role of the victim in the criminal justice process
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role of the victim in the criminal justice process a literature review, 1989 to 1999 by Alan N. Young

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Published by Policy Centre for Victim Issues in [Ottawa] .
Written in English

Subjects:

  • Victims of crimes,
  • Victims of crimes -- Canada.,
  • Victims of crimes -- Bibliography.

Book details:

Edition Notes

Statementalan N. Young.
SeriesVictim issues research series
ContributionsPolicy Centre for Victim Issues (Canada)
The Physical Object
Paginationiii, 67, 67, iii p. ;
Number of Pages67
ID Numbers
Open LibraryOL19246234M

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  First published in , this book provides a comprehensive introduction to the study of the victims of crime and the way in which they are treated in society generally, and in the criminal justice process in particular. The study of victims of crime is important to academics, the wider community of policy initiation and implementation, and to the political arena. Sandra Walklate . It is often argued that historically the victim played a central and controlling role in the administration of criminal justice and therefore there are no theoretical obstacles to the re-integration of the victim in the process. In his book, The Criminal and His Victim, was published by Yale University. For Henting, victimology is a part of criminology. He holds that the mutual relationship between offender and victim reflects the oneness of criminology and victimology. He sees the mutual connection between victim and victimiser. Thus, pure victimological literature is left to be reviewed another day, and this report will focus exclusively on literature chronicling the role of the victim in the criminal process. Bibliographical Materials. Albrecht, J. (Ed.). (). Victims and Criminal Justice. Max-Planck-Institut. Beloof, D. (). Victims in Criminal Procedure.

crucial role-player that is often forgotten, namely the victim. If it was not for the victim or complainant opening the docket and initiating the criminal process, the accused, legal representative and other parties would not even feature. Much of the discussion of the status and role of the victim in American penal law focuses on the criminal process, writes Markus Dubber. This is symptomatic of the primacy of procedure in American law. In contrast, Dubber starts from the point that the victim plays a role in every aspect of American penal law. Victims have traditionally occupied a minor role in the criminal justice system, viewed as a means of the prosecution gathering evidence rather than participating in the criminal justice process themselves in their capacity as the ‘victim’ of the crime.   There has been a growing trend in recent times surrounding the involvement of the victim in criminal proceedings. Where once they were seen as – and made to feel – ancillary to proceedings, there has over a number of years been a change of direction. Both Labour and the Government have sought to gain political capital from championing the victim. The government announced there would .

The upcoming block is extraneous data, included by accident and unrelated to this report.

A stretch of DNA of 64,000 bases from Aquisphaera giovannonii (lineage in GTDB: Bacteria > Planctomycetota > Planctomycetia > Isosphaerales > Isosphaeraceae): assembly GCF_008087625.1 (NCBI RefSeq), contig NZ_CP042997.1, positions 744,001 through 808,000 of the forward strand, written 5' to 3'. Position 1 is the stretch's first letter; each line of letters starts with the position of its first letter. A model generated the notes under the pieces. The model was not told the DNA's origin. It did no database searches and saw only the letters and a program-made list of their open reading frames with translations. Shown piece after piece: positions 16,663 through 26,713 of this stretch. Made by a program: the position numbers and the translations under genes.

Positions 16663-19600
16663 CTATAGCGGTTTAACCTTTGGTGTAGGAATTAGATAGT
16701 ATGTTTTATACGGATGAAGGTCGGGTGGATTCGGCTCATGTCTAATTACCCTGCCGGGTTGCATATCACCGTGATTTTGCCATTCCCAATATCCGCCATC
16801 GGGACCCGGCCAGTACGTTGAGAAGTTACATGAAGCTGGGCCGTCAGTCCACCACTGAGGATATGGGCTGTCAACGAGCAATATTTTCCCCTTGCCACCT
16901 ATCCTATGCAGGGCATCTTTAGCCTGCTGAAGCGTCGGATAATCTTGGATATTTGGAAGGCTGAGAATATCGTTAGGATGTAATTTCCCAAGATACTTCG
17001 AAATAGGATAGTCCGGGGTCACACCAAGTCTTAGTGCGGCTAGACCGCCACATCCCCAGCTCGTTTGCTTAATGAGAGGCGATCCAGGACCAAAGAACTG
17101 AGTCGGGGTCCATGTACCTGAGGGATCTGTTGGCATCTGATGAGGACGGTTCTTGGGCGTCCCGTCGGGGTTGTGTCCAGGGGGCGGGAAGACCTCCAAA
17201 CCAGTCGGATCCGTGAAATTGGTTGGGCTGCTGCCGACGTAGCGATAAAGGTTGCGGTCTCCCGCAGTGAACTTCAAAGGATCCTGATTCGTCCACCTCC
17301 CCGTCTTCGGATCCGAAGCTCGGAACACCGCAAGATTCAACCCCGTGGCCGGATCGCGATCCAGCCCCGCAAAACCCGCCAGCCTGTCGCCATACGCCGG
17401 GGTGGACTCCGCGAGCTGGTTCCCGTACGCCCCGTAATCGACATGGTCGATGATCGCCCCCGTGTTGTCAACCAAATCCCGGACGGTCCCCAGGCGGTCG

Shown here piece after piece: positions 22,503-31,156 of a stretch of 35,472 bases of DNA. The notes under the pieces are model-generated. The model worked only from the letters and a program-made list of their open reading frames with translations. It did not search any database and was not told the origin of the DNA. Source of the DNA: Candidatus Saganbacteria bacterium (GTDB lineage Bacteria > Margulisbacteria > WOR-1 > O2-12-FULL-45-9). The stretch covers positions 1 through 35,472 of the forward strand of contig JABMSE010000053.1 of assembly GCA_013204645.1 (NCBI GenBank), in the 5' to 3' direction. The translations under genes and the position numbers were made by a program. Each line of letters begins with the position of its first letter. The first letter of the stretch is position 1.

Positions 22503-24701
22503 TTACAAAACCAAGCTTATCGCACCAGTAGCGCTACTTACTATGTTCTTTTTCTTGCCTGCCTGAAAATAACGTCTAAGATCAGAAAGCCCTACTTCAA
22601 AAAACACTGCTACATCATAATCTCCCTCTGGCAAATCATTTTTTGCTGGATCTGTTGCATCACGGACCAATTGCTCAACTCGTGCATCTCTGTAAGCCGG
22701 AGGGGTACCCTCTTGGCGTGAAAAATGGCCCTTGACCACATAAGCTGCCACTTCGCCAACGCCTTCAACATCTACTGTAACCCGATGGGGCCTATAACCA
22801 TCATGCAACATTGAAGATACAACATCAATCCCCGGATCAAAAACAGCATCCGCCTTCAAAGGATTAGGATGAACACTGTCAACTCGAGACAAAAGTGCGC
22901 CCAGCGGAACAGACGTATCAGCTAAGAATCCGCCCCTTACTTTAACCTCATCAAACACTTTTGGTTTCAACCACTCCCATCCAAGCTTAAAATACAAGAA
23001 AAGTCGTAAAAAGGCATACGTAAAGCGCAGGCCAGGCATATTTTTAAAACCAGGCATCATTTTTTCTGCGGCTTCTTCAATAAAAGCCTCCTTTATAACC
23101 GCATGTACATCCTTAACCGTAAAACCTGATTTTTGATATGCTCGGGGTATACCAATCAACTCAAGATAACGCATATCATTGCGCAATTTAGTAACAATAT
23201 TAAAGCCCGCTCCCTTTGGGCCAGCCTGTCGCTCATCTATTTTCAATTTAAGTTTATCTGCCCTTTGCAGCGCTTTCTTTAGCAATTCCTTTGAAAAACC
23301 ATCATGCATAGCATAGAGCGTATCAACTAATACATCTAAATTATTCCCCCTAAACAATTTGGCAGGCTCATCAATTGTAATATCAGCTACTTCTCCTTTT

() (discussing victim's historical role in criminal justice system). ' See Anderson & Woodward, supra note 2, at (asserting that victims supply vital information necessary to prosecute offenders); Josephine Gittler, Expanding the Role of the Victim in a Criminal Action: An Overview of Issues and Problems, PEPP. L. Something Bad Happened Last Night: The Study of the Victim’s Role in the Criminal Justice System is not intended to be a comprehensive analysis of all crime victims and the various ways in which crime impact crime victims. This text is largely an introductory exploration of crime victims, the impact of crime, and the role of the crime victim in the criminal justice process, with a special. The Role of Victims of Crime in the Criminal Trial Process: Report Preface Long judicial experience, and this inquiry by the Commission, reveal that victims, because they are victims, have an inherent interest in the criminal trial. This report addresses that interest. have witnessed an emphasis on the role of the victim in the criminal justice system. Victims now have increased resources and assistance to help in recovery, and policy and research efforts provide greater understanding of victimization. We follow Jennifer and her forced introduction to the criminal justice system throughout this text.